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What the Amazon-Whole Foods Deal Means for Your Grocery Bill

20 Juin 2017

While this deal certainly could be good for AMZN, we believe the market may be ignoring some of Whole Foods Market's off-balance sheet liabilities that make this acquisition more expensive than it appears.

Amazon.com will acquire Whole Foods Market for $13.7 billion, a bombshell of a deal that catapults the e-commerce giant into hundreds of physical stores and fulfills a long-held goal of selling more groceries.

Officials from both the Justice Department and the Federal Trade Commission, the two agencies charged with enforcing antitrust law, have financial ties to the law firms expected to play a major role in managing the deal.

For Amazon, the deal coincides with its expansion offline to brick-and-mortar locations, such as Amazon Go and its bookstores.

The stock prices of large food retail chains, such as Costco, tumbled a bit.

That could in turn spur mergers among large food manufacturers that feel compelled to negotiate with heftier clients. Jennifer Bartashus, an analyst at Bloomberg Intelligence, said that in addition to technology investments, Kroger has a strong base of customers across the USA, including suburban areas outside of the big-city markets where Whole Foods is strongest.

- Amazon made its first attempt at full grocery delivery in 2007 with Amazon Fresh but has been slow to roll out that service.

Analysts generally praised the deal as a smart buy for Amazon, but not everybody was applauding.

"This was a very exciting announcement because I think consumers will be the ones to benefit", said Lindsay Sakraida, director of content marketing at DealNews.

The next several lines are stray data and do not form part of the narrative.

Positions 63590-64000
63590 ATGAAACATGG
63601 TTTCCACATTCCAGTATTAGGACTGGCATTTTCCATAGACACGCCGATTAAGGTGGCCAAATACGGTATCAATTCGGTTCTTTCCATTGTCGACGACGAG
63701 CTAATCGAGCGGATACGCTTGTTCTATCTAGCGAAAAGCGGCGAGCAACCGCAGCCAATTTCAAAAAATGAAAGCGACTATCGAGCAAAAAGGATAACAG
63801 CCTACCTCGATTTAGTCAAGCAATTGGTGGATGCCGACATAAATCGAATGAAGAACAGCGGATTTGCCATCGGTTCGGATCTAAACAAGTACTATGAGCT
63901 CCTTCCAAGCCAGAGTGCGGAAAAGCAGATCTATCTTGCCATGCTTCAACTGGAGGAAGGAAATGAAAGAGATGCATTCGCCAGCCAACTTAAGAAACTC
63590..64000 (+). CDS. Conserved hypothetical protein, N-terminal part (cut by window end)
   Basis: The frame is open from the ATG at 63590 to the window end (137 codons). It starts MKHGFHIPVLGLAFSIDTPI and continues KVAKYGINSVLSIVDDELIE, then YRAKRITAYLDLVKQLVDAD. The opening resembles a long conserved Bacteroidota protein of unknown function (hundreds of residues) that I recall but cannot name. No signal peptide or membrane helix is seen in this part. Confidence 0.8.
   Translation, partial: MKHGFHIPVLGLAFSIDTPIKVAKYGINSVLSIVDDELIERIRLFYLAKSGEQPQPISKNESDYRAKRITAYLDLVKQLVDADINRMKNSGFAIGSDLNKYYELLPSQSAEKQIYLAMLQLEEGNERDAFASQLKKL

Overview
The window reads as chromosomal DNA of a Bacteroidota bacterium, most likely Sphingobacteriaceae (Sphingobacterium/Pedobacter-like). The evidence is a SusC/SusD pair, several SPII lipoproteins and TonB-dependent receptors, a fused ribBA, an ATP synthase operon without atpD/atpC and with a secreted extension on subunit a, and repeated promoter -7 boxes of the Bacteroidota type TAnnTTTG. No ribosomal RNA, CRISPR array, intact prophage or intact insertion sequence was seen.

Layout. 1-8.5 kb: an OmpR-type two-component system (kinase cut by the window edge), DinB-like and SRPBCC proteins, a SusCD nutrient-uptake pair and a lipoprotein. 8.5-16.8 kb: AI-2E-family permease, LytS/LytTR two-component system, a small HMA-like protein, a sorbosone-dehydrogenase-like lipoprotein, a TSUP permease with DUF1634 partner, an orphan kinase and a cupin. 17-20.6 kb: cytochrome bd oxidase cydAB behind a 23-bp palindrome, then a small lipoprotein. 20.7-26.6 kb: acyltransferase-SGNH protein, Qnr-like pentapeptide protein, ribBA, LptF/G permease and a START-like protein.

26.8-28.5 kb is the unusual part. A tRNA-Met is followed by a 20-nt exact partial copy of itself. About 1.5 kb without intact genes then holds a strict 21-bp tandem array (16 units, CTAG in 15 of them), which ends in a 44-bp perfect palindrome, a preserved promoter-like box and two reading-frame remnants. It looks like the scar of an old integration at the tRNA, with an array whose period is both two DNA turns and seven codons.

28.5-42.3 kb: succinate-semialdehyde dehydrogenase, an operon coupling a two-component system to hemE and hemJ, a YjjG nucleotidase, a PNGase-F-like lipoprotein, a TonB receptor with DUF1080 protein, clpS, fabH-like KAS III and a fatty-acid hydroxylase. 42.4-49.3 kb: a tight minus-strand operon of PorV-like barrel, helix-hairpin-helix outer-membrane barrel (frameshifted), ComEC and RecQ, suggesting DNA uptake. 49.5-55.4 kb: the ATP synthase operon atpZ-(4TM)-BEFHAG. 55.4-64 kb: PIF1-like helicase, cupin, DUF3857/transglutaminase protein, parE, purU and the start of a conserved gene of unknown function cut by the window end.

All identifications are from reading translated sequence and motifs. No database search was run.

He warned that Amazon already exerts risky influence "over America's markets for books and music, and is fast consolidating control over other key flows of information and ideas".

According to the senior food retailing analyst at CFRA, Joe Agnese, "Once Amazon is a player in the industry, anything can go", and "The big threat is what else they can do". The acquisition was an all-cash transaction in which Amazon bought Whole Foods Market for $42 per share price. For comparison, Wal-Mart (NYSE: WMT) is down 5%, Kroger (NYSE: KR) is down 9.5%, with European retailer Koninklijke Ahold feeling the burn as well, down 8%. That gives Amazon the ability to sense and respond - to market test, benchmark, and improve - all of its internal services to make them extremely flexible, responsive to new needs and able to withstand competitive pressures. But that has changed recently and it posted a profit of $2.3 billion for 2016 on revenues of $94.7 billion.

There's some speculation as to what this acquisition means in the long term.

The whole gain Amazon is looking to pounce at is the potential introduction of online food retailing business; with this move, they are looking to combat the kings in this current industry, Walmart, and Kroger.

That push also will reverberate through the broader industry. From day one, Amazon has focused on dominating every market it enters, even if it has to sacrifice profitability. "The market isn't going away".

Many also say they will always want to do some of their grocery shopping in person to see what they're buying.

What the Amazon-Whole Foods Deal Means for Your Grocery Bill